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Canada insisted on investor protection in its trade deals. Now the mining industry is taking advantage.
Investor-state dispute settlement was tempered in the USMCA, but the government needs to justify why it persists asking for it in other agreements.
Canada made concessions because we need access to the American market far more than they need access to our 36-million consumers.
Ontario's policy decision is now Canada's problem.
Before using the threat of equalization payments as a "poke in the ribs" to provinces such as British Columbia and Quebec, perhaps the petroleum industry should rethink its own dependency on subsidies. It should be aware that it, too, is vulnerable to budgetary policy.
President Obama rejected Keystone XL because he was convinced it was not "in the best interest" of his country. Unhappy with this decision, TransCanada Pipelines chose to directly challenge the sovereignty of the government of the United States with this $15-billion lawsuit.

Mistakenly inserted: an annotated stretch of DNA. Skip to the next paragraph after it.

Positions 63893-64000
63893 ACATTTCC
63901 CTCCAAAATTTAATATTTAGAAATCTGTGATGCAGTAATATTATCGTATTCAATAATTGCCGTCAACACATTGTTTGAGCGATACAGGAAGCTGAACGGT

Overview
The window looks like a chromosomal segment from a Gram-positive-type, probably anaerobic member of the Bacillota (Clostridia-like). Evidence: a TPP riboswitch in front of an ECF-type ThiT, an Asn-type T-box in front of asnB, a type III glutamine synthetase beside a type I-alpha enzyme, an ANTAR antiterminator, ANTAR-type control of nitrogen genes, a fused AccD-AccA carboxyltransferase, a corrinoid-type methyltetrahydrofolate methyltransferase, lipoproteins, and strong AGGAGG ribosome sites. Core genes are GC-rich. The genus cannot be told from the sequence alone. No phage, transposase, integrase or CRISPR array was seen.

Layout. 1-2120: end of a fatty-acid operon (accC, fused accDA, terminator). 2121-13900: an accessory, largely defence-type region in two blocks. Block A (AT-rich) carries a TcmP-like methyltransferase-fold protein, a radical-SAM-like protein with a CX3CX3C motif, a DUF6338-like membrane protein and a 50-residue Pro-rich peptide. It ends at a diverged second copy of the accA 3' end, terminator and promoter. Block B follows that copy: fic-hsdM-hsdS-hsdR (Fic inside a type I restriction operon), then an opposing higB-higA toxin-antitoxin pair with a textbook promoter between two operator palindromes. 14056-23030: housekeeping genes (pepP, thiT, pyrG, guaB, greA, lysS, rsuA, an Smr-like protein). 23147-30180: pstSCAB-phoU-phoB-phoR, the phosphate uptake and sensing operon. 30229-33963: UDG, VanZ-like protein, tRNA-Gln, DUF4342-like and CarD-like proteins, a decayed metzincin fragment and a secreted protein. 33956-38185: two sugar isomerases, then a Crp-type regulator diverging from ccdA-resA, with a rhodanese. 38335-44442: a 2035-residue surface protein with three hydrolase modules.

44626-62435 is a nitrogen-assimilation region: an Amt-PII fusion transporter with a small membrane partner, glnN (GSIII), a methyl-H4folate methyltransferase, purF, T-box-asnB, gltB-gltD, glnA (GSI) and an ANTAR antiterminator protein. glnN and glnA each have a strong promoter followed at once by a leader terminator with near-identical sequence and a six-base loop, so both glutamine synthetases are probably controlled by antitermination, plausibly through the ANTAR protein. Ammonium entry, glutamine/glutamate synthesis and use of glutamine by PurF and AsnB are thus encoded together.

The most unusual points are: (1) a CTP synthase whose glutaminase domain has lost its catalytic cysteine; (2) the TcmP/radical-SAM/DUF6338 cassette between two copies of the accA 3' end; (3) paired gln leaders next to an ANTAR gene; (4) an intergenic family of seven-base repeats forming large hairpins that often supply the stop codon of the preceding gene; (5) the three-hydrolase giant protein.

“We hope that this mechanism will break the provincial political interference.”
If Keystone XL were built, it would produce 110 million tons of carbon dioxide emissions every year, which is incompatible with effective U.S. action to cut climate pollution. Ultimately, the loser isn't the big bad Americans; it's our environment, and the right of governments to protect it for their citizens.
TransCanada’s decision to sue the Obama administration over the rejection of the Keystone XL pipeline has given new ammunition to opponents of free trade deals.
Commerce is a desirable economic activity, but it should never force us to renounce our fundamental values. Democracy and due process of law, based on humanistic values are way above the dollar sign. The legal basis of the lawsuit of Lone Pine are incompatible with the principles of a free democratic society.